Minn. gun bill up for committee vote

Michael Paymar
Rep. Michael Paymar, D-St. Paul, testifies before his own public safety committee at the State Capitol as he took questions about his bill which would require universal background checks for gun buyers Tuesday, March 19, 2013, in St. Paul, Minn.
AP Photo/Jim Mone

A House proposal to extend background checks to nearly all state gun sales may face a close committee vote Tuesday.

DFL Rep. Michael Paymar's bill would close a loophole that allows private sales of handguns and semi-automatic military style assault rifles without criminal background checks. However, the bill allows exemptions for sales and transfers between family members.

Republican Rep. Tony Cornish said extending background checks will not keep guns out of the hands of criminals, and will infringe on the rights of law-abiding gun owners. Cornish said he supports a different bill that tries to improve the background check system instead of extending background checks to private sales.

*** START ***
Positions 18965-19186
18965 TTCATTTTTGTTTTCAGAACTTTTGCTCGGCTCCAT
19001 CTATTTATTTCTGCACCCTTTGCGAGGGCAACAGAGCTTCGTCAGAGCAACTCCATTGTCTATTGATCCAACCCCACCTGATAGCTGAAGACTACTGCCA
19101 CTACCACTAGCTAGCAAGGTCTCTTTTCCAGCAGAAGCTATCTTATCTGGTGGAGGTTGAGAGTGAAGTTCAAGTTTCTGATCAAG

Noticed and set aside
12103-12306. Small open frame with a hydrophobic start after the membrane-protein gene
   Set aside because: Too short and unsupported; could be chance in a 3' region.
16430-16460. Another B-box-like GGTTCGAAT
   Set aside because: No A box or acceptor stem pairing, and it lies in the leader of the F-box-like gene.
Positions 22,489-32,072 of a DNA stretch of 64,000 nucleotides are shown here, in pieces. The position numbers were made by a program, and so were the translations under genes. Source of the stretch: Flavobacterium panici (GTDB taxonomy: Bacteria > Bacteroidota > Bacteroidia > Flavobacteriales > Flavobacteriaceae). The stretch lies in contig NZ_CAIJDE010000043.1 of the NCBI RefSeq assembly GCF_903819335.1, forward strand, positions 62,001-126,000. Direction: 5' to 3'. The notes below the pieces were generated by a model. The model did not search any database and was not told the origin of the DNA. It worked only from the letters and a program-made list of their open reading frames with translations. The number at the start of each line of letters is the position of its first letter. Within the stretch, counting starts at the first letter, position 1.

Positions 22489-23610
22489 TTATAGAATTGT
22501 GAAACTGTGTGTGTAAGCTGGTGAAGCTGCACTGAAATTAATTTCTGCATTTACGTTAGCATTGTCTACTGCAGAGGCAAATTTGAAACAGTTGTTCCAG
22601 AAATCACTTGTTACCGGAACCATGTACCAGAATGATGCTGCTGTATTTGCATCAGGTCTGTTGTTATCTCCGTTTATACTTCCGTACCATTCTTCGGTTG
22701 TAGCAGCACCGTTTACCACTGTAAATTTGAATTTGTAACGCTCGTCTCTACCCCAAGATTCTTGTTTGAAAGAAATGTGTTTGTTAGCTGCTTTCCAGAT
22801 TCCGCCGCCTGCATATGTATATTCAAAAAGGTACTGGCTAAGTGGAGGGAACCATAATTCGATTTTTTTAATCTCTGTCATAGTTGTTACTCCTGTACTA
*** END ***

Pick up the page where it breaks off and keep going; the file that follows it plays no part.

Paymar said he's considering adding some of the provisions from that bill, sponsored by Rep. Debra Hilstrom.

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"They seem fine to me," Paymar said. "It's just a matter of getting through bill deadline in time on Friday — so if it has to go to another committee or not. I'm fine with about 80 percent of her bill."

However, Cornish said he still won't vote for a bill that extends background checks.

"There's no way they're going to dress up this pig enough for the GOP members and the two DFL to accept it," Cornish said. "That's what I predicted from the start. When the media asked me, I said they're going to throw everything out there. They're going to come back and water it way down. Because they're desperate to get something passed."

Gov. Mark Dayton said he supports extending background checks to private gun sales.